Under the sponsorship of the Sadat Chair for Peace and Development at the University of Maryland, Shibley Telhami prepared a public opinion survey for Zogby International, which interviewed 2,620 men and women in Egypt, Morocco, Saudi Arabia, Lebanon and Jordan. The survey was conducted between February 19 and March 11. It focuses on perceptions of the United States in specific political scenarios and on views of United States policy abroad. Previous polls done by Shibley Telhami and by Zogby International in the Middle East showed that neither United States policy nor the United States was viewed favorably.
Summary of Findings
On attitudes toward the U.S.
Very few people in the survey countries have a favorable opinion of the United States: Only 4% in Saudi Arabia, 6% in Morocco and Jordan, 13% in Egypt, and 32% in Lebanon.
Most people say that their attitudes toward the U.S. are based on American policies, not on American values.
On possible war with Iraq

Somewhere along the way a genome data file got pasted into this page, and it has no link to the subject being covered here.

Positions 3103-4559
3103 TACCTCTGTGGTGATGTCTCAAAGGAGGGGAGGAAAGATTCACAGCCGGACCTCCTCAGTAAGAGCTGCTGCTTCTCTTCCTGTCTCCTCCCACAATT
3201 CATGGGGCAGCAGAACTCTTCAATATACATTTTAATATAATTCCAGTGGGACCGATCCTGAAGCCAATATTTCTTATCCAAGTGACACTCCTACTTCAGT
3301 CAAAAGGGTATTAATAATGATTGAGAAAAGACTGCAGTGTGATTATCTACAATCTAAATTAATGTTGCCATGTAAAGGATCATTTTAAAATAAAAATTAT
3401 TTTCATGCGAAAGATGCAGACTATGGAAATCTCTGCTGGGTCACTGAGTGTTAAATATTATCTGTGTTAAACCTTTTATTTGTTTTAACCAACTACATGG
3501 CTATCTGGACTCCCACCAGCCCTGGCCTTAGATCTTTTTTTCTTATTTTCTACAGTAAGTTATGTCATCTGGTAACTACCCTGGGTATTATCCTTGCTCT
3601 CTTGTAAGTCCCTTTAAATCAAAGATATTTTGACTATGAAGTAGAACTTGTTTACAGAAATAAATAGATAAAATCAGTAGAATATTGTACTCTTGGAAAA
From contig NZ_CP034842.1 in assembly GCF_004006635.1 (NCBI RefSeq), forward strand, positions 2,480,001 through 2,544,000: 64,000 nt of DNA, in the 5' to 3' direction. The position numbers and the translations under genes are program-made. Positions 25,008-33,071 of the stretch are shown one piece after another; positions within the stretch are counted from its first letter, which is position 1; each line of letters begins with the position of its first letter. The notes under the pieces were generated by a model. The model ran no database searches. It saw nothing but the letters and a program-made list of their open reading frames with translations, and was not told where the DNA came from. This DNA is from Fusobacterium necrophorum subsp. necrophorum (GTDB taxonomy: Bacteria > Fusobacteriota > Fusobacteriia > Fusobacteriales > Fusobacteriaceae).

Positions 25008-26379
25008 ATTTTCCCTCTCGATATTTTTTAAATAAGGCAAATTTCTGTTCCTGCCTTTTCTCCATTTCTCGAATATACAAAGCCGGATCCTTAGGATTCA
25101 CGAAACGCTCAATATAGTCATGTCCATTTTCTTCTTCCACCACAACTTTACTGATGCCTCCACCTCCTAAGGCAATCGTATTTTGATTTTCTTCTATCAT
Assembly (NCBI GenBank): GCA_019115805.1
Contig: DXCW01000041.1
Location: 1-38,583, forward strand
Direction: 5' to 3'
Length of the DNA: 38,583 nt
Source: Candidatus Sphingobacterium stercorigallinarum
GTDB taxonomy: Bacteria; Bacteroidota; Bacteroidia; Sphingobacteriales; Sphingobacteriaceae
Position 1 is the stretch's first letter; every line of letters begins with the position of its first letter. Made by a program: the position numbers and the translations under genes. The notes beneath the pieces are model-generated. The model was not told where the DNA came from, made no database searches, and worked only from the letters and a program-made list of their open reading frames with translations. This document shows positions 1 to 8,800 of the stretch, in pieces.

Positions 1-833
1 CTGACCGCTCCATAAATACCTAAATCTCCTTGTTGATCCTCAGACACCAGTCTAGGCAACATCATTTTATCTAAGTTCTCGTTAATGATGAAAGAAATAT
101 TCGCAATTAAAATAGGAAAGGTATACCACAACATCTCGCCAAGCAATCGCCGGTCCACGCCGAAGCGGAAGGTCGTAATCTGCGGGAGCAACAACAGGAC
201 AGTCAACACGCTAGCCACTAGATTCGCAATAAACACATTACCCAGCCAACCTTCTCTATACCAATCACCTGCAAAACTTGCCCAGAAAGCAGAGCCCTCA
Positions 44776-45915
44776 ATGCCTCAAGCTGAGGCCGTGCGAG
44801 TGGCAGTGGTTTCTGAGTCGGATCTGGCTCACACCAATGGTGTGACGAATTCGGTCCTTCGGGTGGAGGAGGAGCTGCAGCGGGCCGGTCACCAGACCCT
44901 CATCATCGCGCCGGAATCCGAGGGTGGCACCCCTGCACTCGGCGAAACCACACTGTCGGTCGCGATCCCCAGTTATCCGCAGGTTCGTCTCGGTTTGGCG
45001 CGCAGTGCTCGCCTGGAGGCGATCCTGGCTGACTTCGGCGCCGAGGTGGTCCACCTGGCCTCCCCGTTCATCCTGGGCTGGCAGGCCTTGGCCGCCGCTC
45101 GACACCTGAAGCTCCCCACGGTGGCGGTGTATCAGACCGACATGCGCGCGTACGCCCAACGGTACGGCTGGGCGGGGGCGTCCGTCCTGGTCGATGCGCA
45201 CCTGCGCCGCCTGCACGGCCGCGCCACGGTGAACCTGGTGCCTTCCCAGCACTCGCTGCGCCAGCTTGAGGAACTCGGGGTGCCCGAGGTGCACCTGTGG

Despite the U.S. claim that it intends to spread democratic values and ideals throughout the world, war with Iraq will bring less democracy in the view of 95% of Saudis, 66% of Moroccans, 60% of Egyptians, 58% of Jordanians, and 74% of Lebanese.
More than three-fourths of Egyptians, Lebanese, and an overwhelming majority (90%) of Moroccans think that war with Iraq will bring less peace in the Middle East. More than half of Jordanians (60%) think that war with Iraq will bring less peace in the Middle East.
If Trump and his group hoped that this kind of tough talk would make the North Koreans nervous, and make them come back with their tail between their legs — no, that’s just not the way they work. This is a stupid move. By pushing North Korea away, in such an in-your-face way, he’s pushing them to work separately with the South Koreans and the Chinese.
Timing the pull-out to the exact moment North Korea was publicly doing Trump a favor looked like an intentional burn. This was a slap in the face against Kim [Jong-un].